As well as giving the students a project, a client and support, Danny and team (including Jonathan Mangan) bring in a series of guests from industry to spend half a day each week with the students. This time includes a guest lecture on relevant and useful topics and most importantly an amount of quality time with each team to discuss and review their project and progress – and provide advice and guidance from the years of client facing industry experience.

Henley 2016 pic1

I must say I thoroughly enjoyed my time with the students. The quality of their questions and insights made me quickly forget they were undergraduates rather than experienced professionals.

The module culminates with a presentation day when the teams present to their clients, an industry panel and the Mayor of Reading. I was delighted to be part of the panel for the presentation day on March 2016.

Henley 2016 pic4Henley 2016 pic5

I was hugely impressed with the quality of the project deliverables and presentations. Talking to the other panel members (Richard Sykes and Alex Furneaux) we were all amazed by the way the students had taken on board the advice we had given to them and then merged this with their own thinking and insights. The clients were all very appreciative and every single one said they were going to implement some or all of the students work and recommendations.

Henley 2016 pic6

To be an undergraduate with this level of real world experience (positives, frustrations, team working, job satisfaction) must be an amazing thing.

Setting up, supporting and delivering projects like this is no mean feat. The module is a credit to the university. A huge well done to the students and to Danny and the Henley team.

Writing a First Novel

This time a few thoughts about the process of writing a first novel, as it has been one of the primary projects of my sabbatical.

I have wanted to do this for quite a while – all I needed was quality time and a little inspiration. The sabbatical gave me the time but what about the inspiration?

I got this by attending a Creative Writing class in 2015 at York University’s Life Long Learning Centre. This really helped me think not just about the ideas but about the structure and process of writing the novel and I learned some great tips.

A key tip was to totally separate the creative writing aspect from the careful editing part. Doing this has been essential and a great way to make fast progress on the writing – followed some time later by the much more objective quality control.

ibm word processor

The class taught me the value of developing a structured plan. I created this before getting into the writing, even though I was itching to get started and it has really helped.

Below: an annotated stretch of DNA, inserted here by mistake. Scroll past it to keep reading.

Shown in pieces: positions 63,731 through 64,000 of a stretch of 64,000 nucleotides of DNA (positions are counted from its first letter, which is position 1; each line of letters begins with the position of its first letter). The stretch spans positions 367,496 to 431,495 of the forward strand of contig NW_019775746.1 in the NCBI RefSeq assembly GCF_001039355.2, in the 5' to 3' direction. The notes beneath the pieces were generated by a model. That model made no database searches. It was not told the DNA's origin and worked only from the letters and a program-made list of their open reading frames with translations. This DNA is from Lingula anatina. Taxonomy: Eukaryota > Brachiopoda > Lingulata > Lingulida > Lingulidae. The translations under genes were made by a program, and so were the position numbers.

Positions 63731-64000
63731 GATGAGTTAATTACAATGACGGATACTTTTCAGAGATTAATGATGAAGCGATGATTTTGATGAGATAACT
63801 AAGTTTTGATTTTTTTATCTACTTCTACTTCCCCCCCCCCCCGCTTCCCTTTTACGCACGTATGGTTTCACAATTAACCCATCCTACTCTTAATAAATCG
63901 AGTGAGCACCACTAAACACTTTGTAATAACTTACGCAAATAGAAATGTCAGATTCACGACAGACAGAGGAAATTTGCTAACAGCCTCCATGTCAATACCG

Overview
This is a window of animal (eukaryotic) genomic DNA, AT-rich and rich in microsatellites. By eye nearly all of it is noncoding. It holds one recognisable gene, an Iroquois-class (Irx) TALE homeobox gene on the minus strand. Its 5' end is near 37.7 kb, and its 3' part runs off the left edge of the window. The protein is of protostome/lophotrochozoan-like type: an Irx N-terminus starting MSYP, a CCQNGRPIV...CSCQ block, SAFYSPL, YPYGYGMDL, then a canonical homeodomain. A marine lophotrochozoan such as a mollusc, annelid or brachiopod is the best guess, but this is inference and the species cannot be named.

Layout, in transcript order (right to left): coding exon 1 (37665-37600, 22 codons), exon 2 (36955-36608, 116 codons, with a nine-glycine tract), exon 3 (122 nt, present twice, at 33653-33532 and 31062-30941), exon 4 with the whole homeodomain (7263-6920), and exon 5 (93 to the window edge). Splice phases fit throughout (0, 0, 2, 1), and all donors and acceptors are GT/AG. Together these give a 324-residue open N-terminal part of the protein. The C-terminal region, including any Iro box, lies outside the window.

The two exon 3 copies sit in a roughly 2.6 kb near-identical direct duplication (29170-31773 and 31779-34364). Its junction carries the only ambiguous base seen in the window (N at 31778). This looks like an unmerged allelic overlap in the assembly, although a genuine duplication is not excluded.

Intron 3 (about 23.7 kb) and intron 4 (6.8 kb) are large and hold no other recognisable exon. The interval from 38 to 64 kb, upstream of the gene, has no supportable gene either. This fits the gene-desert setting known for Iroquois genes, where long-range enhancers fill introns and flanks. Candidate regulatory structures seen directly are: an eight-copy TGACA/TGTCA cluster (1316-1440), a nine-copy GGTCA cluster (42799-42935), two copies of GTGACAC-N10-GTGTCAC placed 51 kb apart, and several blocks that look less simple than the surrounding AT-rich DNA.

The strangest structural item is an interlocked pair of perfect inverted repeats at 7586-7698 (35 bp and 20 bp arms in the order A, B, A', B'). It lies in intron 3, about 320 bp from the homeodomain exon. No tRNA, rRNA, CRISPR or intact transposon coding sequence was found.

I used the exercises and homework from the class to come up with and start developing the key idea and themes of the book. We had an exercise on creating a compelling six word sentence – this is now the title of the novel. We had an exercise on writing a first page – a morphed version of this now opens my novel. We had an exercise on creating a short story. I did this and thought “hold on – there’s something really interesting and novel size in this” –  and it has now developed into an 80,000 plus word long book.

The hardest thing about writing this blog is I can’t give the game away of the subject matter. Please accept my apologies (with a smile). All I can say is there is an altered history involved. The story is based around a well-known historical event and a subtly altered version of the modern day. The parallels between the historical element and contemporary themes are very real and hopefully make for a very good read. From my research I think there is a real market for this (okay I added that in case any agents I submit the book to find this blog – no really I mean it…!)

I’m now into the nth edit of the book and it has just gone out for a proof read, critical appraisal and feedback from the Tadcaster Claret Book Club (the name comes from the wine rather than a football team).

A few more reviews and edits to go, with time in between to let things settle. I remember what Gary Player the golfer once said when accused of being lucky – “its funny, the more I practice, the luckier I get”. If Gary was writing a novel I am sure he would have done quite a few edits to get it as good as it could be before submitting it.

Unrelated to the class, I think my previous writing and presentation experience has been useful too – letters, blogs, articles, work proposals, song lyrics and even emails – it all helps.

Writers Yearbook

So what now? My head is currently buried in the Writers’ and Artists’ Yearbook 2016 – a must read for any aspiring novelist – and I am researching a plethora (nice word) of websites on how to get get published.

The next step, once I am satisfied the book is really ready, is to get an agent to represent me in the world of publishing. You can go direct but for first timers having an agent is highly recommended – quite rightly too from what I can see. Then it is about getting a publisher, having the best seller and the follow on long term book deal plus TV and film adaptations and so on.